“We are also very excited that this year’s meet is open again to fans, who can enjoy the thrill of the live racing experience.”

“Virginia’s horse owners and trainers are delighted to see an increase to seven weeks of racing with great purses,” said Frank Petramalo, Virginia HBPA Executive Director. “We can’t wait to break out of the gate for a successful summer meet.”

Benefits to Virginia-bred, Sired and Certified Horses

As a sustaining benefit to the Virginia Thoroughbred program, 12 stakes races, worth a combined $1.2 million, will be offered between Virginia-bred, sired, and certified horses.

Six $100,000 turf stakes for Virginia-bred/sired horses are scheduled, including five on the closing- day card. The Jamestown, Camptown, Brookmeade, Edward P. Evans and Punch Line will highlight the Sept. 1 finale in addition to The Nellie Mae Cox, on opening day. All are black-type events except for the Punch Line.

The Virginia restricted $100,000 Hickory Tree for 2-year-olds and $100,000 Keswick Stables sprint stakes highlight the Aug. 2 program, while the Aug. 9 $100,00 Van Clief Stakes (fillies and mares, 1 1/16 miles) will co-headline with the $75,000 Randolph Rouse Steeplechase Stakes that day.

source: ColonialDowns.com

Horse racing returns to Colonial Downs on July 19

horse racing blinkersLive horse racing at Colonial Downs plans to kickoff on July 19 in New Kent.

Thoroughbred horses and trainers from around the country will run every Monday, Tuesday, and Wednesday for seven weeks beginning July 19 and concluded at Sept. 1. Post time each day will be 1:45 p.m.

Highlights for the coming season include daily purses of $500,000, opening week kick off with $400,000 in Virginia Bred and restricted stakes races, and more than $1.2 million in stakes during the closing weekend that will be highlighted by the Virginia Derby and Virginia Oaks premier races on Tuesday, Aug. 31.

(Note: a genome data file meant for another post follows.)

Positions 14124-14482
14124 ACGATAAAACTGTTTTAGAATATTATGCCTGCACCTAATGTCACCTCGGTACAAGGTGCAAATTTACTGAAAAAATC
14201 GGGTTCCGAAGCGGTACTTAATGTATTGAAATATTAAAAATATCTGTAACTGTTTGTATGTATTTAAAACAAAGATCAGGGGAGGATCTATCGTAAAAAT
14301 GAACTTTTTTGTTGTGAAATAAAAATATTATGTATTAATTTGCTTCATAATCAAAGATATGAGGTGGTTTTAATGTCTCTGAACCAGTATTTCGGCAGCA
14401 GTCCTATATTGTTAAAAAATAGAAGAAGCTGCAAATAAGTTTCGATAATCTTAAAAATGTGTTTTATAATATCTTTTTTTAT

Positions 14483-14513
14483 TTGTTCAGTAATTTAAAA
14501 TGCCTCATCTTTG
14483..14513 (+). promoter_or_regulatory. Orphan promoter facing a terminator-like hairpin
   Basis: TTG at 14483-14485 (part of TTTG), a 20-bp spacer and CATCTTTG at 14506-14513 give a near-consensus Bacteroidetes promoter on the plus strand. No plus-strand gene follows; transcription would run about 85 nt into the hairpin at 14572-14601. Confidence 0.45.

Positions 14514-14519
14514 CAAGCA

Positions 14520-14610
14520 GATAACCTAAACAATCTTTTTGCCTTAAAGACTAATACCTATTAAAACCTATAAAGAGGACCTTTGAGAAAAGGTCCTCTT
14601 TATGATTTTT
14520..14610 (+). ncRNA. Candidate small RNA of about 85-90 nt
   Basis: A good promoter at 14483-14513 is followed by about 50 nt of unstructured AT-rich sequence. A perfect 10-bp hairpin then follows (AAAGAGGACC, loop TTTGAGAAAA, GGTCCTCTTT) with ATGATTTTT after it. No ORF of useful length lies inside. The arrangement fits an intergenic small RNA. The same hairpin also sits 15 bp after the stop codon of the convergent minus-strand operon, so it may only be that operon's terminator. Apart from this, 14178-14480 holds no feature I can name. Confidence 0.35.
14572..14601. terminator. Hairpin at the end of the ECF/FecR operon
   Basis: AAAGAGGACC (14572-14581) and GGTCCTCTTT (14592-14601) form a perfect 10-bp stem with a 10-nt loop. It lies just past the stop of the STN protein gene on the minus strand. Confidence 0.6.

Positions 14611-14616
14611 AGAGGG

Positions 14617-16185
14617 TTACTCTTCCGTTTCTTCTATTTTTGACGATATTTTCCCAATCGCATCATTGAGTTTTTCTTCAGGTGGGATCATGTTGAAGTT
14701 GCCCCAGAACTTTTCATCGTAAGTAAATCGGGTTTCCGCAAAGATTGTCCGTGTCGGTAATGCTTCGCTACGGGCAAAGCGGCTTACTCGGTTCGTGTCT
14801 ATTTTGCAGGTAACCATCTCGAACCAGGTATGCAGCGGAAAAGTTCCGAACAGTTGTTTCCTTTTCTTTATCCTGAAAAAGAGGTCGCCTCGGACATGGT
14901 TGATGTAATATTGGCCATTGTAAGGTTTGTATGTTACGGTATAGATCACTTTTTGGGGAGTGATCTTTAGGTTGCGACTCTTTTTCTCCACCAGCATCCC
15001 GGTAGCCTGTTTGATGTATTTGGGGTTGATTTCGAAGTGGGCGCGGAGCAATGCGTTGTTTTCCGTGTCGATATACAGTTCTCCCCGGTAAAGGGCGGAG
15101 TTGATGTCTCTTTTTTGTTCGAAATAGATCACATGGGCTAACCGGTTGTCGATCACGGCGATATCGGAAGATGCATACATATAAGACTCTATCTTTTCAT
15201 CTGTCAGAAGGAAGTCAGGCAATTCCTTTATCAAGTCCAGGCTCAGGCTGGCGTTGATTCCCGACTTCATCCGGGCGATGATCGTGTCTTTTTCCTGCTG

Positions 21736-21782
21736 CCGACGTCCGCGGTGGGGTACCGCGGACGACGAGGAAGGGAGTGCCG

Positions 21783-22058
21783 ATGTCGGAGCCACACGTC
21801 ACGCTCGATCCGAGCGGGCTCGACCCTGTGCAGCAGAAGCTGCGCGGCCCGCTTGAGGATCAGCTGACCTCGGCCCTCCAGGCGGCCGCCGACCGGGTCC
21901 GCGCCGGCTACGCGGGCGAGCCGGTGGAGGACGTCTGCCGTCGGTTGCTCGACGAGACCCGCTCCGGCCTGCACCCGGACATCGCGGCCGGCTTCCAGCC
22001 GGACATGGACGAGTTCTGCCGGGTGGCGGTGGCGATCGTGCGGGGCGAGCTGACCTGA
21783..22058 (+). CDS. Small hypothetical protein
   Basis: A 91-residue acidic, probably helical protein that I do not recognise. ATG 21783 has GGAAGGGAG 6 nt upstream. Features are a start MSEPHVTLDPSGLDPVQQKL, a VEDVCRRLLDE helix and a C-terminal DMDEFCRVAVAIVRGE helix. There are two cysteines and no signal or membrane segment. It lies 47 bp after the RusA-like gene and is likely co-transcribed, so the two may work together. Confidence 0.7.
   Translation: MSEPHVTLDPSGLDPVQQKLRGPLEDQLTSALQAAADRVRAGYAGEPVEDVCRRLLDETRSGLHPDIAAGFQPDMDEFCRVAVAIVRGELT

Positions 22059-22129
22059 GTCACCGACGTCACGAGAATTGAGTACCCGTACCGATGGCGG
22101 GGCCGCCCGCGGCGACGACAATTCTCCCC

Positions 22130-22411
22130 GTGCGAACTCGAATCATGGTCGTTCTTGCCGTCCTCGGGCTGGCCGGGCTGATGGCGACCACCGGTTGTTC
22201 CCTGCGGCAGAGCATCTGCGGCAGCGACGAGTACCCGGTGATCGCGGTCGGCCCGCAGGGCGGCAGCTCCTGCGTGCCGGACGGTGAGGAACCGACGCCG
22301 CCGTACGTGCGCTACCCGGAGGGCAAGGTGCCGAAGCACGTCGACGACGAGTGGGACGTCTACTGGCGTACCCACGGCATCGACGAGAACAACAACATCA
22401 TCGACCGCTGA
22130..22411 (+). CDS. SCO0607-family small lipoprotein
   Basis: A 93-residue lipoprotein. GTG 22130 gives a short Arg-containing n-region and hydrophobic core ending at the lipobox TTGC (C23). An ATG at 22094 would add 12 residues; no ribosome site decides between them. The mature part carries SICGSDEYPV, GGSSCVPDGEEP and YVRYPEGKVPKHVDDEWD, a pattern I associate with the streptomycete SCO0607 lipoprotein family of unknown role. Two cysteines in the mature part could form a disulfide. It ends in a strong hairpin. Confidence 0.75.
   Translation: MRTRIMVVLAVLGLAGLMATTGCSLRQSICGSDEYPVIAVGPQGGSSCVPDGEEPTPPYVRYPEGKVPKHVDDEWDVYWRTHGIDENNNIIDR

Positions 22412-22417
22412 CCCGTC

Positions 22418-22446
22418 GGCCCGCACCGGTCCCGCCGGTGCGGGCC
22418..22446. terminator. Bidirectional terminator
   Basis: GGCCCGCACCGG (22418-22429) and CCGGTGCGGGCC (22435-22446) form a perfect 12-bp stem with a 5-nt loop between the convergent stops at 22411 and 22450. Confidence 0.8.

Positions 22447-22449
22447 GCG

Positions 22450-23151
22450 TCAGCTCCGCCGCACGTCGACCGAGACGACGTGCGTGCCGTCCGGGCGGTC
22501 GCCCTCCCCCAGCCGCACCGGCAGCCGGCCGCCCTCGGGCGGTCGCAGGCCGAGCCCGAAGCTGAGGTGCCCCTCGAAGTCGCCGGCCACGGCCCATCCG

Premium tickets go on sale on Mar. 15. General admission and parking remain free. For more information and the full racing schedule, visit www.colonialdowns.com.

Covid-19 and Horse Racing. No Fans as Colonial Opens

Colonial Downs planned to welcome folks back July 27 under Gov. Ralph Northam’s Phase 3 plan. With an extensive plan in place, Marshall said it would only allow 1,000 spectators at the track at the time and changed the regular weekend racing schedule to a Monday through Wednesday schedule.

“Our horsemen fully support the decision to conduct racing without fans at Colonial Downs this summer, otherwise the public risk is too great,” Executive Director Frank Petramalo Jr. said in a news release. “There is a bright spot. All of our races will be televised live on the TVG network and people can wager on TVG or on other online sites.”

A Look Back at the History of Colonial Downs Racetrack

Less than a year later, on May, 5, 2001, Scanlan had Borislow’s Talk Is Money in the Kentucky Derby. It was, to say the least, a temperamental horse that had been purchased for $2 million as a yearling. Scanlan originally referred to it as “Hanging Tree” because “if it doesn’t do too good, I may have to find a tree and hang myself from it.”